On a second viewing, Marianela Núñez‘s Juliet comes into even clearer focus. This Juliet reveals herself as an almost post-adolescent girl, far from childish in the Nurse scenes. As such, those scenes come through with slight mixed messages. The steps and stage manner seem to ask for childlike innocence (or in some readings, a teasing of the Nurse). Núñez plays for innocence but it reads oddly. There is throughout the ballet, little progression from budding girl to mature woman: Núñez’s Juliet is already ready to love and be loved, and she moulds the story around that trajectory of Fate.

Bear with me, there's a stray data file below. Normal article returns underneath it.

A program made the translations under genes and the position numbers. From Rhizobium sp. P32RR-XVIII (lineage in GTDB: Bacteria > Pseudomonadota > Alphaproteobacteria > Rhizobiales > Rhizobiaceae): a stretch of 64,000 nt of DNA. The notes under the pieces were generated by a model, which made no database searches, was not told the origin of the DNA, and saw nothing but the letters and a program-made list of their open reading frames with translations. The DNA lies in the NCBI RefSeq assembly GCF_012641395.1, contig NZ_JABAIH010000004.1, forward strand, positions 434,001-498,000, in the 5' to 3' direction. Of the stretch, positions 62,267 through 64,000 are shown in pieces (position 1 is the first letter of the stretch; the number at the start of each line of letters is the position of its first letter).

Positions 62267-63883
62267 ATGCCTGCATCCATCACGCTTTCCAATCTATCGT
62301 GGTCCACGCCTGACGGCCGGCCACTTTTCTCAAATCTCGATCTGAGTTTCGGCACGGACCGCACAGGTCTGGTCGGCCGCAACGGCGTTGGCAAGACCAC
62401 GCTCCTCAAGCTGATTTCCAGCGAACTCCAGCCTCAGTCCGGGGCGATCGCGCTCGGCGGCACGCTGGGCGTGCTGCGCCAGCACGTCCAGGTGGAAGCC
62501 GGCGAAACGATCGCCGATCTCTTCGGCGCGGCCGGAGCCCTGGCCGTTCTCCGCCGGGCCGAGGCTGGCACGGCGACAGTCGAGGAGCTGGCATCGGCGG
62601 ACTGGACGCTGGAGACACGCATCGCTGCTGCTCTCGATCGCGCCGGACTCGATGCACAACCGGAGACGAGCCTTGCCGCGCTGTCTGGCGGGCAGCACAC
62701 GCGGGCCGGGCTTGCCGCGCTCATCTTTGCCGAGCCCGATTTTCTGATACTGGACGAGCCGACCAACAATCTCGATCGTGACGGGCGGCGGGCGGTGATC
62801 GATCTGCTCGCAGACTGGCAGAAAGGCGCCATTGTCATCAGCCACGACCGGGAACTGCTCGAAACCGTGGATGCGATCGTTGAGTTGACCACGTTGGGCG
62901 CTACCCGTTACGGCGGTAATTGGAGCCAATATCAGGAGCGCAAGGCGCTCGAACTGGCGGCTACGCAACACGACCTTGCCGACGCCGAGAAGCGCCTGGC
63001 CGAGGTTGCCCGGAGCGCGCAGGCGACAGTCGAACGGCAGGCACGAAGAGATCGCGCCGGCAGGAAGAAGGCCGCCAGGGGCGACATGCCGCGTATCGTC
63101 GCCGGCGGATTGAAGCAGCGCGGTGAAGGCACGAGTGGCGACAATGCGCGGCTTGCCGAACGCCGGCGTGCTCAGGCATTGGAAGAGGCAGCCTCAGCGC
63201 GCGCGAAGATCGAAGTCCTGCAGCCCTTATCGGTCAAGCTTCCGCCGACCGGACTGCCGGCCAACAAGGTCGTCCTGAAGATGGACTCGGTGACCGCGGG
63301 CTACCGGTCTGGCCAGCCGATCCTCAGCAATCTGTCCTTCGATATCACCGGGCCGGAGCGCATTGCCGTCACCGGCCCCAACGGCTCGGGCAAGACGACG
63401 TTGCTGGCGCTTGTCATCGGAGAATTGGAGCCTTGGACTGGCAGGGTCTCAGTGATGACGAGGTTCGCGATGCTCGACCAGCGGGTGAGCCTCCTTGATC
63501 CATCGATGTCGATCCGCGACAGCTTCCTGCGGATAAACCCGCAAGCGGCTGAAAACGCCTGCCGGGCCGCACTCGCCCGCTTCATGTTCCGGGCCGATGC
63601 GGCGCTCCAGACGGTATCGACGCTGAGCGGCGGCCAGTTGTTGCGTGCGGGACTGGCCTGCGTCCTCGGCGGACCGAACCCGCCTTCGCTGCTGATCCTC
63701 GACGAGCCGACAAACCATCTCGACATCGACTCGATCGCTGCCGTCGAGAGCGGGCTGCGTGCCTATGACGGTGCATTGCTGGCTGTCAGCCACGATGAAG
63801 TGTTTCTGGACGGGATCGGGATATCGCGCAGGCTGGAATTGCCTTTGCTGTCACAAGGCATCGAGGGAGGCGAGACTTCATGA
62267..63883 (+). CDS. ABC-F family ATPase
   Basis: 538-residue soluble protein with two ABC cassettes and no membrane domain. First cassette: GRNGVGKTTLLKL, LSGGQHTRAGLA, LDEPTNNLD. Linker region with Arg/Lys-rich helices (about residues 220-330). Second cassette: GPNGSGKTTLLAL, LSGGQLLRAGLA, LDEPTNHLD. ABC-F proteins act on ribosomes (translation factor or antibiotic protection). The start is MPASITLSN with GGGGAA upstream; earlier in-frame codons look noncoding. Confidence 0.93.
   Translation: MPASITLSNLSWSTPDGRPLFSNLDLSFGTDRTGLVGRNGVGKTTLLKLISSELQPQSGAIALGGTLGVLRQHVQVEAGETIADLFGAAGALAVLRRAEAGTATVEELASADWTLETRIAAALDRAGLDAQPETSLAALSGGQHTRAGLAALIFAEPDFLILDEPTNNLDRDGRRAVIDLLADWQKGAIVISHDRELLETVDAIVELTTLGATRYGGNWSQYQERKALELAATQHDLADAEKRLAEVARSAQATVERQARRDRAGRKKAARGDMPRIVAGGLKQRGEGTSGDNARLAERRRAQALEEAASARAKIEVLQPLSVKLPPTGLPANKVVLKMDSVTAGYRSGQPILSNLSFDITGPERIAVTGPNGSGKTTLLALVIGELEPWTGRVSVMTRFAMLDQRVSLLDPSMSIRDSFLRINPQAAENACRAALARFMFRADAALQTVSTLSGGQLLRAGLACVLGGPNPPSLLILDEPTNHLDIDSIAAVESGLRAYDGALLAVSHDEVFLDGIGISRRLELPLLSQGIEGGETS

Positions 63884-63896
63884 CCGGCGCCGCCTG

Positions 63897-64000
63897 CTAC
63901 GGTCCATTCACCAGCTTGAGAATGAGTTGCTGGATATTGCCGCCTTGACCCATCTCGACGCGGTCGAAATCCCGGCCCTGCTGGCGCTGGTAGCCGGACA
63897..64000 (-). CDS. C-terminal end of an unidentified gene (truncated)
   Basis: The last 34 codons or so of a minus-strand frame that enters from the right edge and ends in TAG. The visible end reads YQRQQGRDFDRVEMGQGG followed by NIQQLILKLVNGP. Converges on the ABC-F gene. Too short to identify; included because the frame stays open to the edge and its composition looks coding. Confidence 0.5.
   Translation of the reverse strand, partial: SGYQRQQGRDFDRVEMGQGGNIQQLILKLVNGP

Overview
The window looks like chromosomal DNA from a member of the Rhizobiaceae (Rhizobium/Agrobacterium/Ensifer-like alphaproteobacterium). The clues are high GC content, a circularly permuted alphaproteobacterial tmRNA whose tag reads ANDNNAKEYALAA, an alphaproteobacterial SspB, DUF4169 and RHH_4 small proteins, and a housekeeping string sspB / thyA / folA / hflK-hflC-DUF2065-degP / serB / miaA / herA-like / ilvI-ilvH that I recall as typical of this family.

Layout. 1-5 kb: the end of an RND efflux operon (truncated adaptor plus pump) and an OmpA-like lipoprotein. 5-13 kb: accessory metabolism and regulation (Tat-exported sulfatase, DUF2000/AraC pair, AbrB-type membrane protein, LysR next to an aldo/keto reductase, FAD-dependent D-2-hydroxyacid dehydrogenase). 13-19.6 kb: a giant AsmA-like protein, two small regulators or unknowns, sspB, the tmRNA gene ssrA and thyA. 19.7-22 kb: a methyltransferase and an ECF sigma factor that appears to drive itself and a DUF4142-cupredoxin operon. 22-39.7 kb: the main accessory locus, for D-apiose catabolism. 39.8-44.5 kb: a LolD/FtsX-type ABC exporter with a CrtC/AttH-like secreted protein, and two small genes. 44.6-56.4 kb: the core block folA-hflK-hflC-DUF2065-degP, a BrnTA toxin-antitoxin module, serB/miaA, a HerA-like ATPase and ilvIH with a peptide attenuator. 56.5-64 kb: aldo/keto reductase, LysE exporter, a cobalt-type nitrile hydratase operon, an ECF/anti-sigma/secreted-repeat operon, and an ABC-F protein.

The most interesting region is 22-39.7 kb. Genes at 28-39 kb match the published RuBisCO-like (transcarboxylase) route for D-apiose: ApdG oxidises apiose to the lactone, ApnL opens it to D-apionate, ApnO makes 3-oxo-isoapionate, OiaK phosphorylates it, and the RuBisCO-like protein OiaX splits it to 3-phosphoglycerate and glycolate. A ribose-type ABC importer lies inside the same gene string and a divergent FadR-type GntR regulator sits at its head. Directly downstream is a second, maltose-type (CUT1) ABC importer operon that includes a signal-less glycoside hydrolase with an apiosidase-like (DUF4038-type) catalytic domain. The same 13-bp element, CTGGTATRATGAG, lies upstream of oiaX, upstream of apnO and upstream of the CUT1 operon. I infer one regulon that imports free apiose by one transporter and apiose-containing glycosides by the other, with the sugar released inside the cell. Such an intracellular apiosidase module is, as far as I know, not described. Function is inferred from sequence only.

Throughout Act I Marianela Núñez‘s Juliet appeared more Núñez than Juliet. It seemed this was a naturalism verging on not-quite-trying but then the approach became more defined, more invested and consequently more affecting in Acts II and III. Passion and grief are Nuñez’s professional tessitura – as well as beautiful form and athleticism.